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"D Acres Organic Farm & Educational Homestead" By: Bethann Weick, Published: Small Farmers Journal; Spring 2009:Vol. 33 #2

D Acres: An Introduction
Near the crest of Streeter Woods Road, sits D Acres Organic Farm & Educational Homestead. Begun in 1997, these 180 acres in Dorchester, N.H. now showcase a successful permaculture experiment. D Acres - Development Aimed at Creating Rural Ecological Society – is a non-profit service organization that operates as a small-scale farm, homestead, and education center. A fluctuating number of staff, residents, interns, and apprentices live at the farm, working together to improve the human relationship to the environment. Our goals are to develop a farm system sustainable and suitable to this climate which acts as a demonstration and experimental model; to increase consciousness about human impact on the environment by limiting our consumption of fossil fuels and other resources; to interact with and contribute to the community at large by providing goods, services and educational opportunities; to serve as a training center for the skills related to organic farming, forestry, eco-friendly construction and cottage crafts; to develop economic viability through cottage style industry; and to build the skills of a consensus decision-making process.

The Framework for a Vision
A plethora of activities occur here at D Acres. Our various gardens (annual, perennial, forest-garden, herbal, medicinal, and ornamental) represent a significant portion of our work. We follow the principles of permaculture, visible in the layout and diversity of our gardens, the presence of animals, our organic philosophy, and our no-till practices. Believing in the holism of a healthy and balanced ecologic system, we strive to work with nature. This translates to cultivating soil fertility and stability by practicing no-till agriculture; encouraging perennial edible landscapes through forest gardens and perennial crops; using vigilance and complementary plantings to ward off insects and pests rather than spraying; using pigs, oxen, and chickens to assist in the transformation from woodland to pasture to garden bed; and fertilizing with compost mulch from on-site food waste, animal waste, and woodchips from selective timbering.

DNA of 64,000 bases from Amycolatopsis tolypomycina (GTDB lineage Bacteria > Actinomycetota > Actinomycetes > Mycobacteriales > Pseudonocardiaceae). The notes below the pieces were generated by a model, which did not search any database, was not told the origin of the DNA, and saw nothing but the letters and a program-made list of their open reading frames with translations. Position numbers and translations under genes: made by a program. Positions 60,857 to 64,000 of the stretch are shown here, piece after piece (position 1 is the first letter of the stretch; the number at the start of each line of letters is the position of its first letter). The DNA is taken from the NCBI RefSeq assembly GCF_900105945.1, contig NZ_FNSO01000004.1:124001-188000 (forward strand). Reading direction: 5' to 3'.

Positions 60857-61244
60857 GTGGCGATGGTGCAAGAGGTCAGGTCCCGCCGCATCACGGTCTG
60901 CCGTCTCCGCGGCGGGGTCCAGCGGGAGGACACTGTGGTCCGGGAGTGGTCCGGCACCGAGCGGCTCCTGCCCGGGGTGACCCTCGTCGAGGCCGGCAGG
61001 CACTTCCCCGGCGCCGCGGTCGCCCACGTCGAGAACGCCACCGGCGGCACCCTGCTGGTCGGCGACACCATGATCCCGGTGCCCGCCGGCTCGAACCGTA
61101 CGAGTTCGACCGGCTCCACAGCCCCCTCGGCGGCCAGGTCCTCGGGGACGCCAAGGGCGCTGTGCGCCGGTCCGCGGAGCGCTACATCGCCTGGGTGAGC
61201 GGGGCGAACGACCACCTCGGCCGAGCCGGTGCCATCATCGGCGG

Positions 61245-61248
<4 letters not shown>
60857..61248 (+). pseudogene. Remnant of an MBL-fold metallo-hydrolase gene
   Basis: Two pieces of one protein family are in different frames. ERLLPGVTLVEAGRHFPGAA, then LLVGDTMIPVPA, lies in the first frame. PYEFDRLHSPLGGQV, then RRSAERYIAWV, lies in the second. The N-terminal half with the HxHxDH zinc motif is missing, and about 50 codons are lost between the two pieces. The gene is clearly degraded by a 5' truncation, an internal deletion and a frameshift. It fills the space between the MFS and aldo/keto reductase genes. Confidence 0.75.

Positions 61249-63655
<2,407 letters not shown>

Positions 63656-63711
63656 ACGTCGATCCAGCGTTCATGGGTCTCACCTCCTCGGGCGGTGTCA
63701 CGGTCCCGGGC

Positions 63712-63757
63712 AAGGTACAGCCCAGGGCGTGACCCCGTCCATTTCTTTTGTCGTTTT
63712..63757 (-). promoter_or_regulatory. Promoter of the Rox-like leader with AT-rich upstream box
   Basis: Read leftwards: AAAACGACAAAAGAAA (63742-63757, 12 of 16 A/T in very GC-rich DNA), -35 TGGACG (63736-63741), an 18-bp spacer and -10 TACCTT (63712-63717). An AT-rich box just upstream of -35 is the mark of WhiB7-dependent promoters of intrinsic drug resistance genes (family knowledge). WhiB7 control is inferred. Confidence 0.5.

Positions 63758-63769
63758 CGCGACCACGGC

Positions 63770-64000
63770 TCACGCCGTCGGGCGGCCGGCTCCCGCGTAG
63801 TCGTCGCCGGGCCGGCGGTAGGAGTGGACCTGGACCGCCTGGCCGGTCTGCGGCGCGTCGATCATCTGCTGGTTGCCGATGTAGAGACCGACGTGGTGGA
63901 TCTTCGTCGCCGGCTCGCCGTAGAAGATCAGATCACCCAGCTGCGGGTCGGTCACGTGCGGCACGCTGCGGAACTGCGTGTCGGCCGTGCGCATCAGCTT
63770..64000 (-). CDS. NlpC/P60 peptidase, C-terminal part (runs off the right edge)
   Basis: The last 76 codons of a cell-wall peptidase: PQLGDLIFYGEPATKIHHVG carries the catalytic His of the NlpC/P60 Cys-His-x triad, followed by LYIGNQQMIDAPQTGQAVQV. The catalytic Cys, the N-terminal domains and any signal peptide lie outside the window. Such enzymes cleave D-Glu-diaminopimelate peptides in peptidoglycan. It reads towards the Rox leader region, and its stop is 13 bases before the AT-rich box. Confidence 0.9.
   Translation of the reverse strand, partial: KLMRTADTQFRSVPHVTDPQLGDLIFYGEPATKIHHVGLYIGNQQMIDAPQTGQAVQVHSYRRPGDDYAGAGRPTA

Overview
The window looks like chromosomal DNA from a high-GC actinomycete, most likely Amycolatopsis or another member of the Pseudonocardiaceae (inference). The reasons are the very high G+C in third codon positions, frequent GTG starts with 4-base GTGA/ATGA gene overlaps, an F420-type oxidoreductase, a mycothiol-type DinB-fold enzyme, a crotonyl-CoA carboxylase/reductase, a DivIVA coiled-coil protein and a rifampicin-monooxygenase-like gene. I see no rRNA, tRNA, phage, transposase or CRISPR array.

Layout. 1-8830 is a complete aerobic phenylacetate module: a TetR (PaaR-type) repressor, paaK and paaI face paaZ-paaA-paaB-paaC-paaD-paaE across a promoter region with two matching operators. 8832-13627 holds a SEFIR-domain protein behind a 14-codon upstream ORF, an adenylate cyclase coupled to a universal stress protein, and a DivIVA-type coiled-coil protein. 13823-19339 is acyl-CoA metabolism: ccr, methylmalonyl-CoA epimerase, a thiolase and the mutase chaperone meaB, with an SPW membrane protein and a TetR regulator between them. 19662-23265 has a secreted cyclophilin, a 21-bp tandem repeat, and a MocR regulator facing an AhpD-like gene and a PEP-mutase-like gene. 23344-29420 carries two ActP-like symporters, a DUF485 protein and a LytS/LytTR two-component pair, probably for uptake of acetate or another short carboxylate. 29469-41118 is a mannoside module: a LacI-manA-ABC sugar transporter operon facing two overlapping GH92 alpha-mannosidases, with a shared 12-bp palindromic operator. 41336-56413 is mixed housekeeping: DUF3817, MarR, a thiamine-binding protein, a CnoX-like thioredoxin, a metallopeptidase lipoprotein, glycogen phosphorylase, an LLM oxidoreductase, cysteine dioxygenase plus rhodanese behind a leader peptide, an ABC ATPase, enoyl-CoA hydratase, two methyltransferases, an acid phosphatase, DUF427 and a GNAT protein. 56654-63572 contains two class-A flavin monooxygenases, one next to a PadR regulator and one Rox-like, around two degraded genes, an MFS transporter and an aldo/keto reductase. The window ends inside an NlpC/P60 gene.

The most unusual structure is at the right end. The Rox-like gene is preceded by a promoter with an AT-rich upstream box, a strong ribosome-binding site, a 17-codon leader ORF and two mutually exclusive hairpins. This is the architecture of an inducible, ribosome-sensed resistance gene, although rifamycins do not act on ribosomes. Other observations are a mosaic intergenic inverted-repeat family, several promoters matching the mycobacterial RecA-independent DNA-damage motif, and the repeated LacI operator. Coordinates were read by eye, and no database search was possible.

Gardening is not the only endeavor here at the farm, however. Our goal is sustainability on a number of fronts – a way of life, not just our work. Thus we are engaged in a continual process of living simply, locally, and from our own ingenuity and self-sufficiency. Examples include a simple but extensive water catchment system, a solar shower, a solar dehydrator, a solar cooker, a cob oven, a cob multi-function greenhouse/chicken house/pig house, clivus composting toilets, outdoor composting privies, a trail system built with the aid of oxen, a bicycle-powered veggie oil pump, maple sugaring, pig slaughtering, mobile chicken tractors, and bee-keeping. The list goes on.

Furthermore, as a service organization aimed at educating the public and propagating a message of sustainability, we put on a number of community food events, public workshops, demonstrations, and educational programs directed at local schools. For example: workshops such as wooden spoon carving, root cellaring, fermentation and preservation of food, season extension, herbal remedies, bird identification, tree identification, treehouse construction, and veggie oil conversion; more extensive classes such as composting and tree grafting with Mark Fulford, and mushroom cultivation with Dave Wichland; regular programs such as yoga classes and reiki sessions; Kid's Week, a youth education summer program; and community food events such as pizza night (first Friday of each month, followed by a film), farm feast breakfast (first Sunday of each month), soup night (third Saturday of each month), full moon potlucks, and open mic nights (final Friday of each month).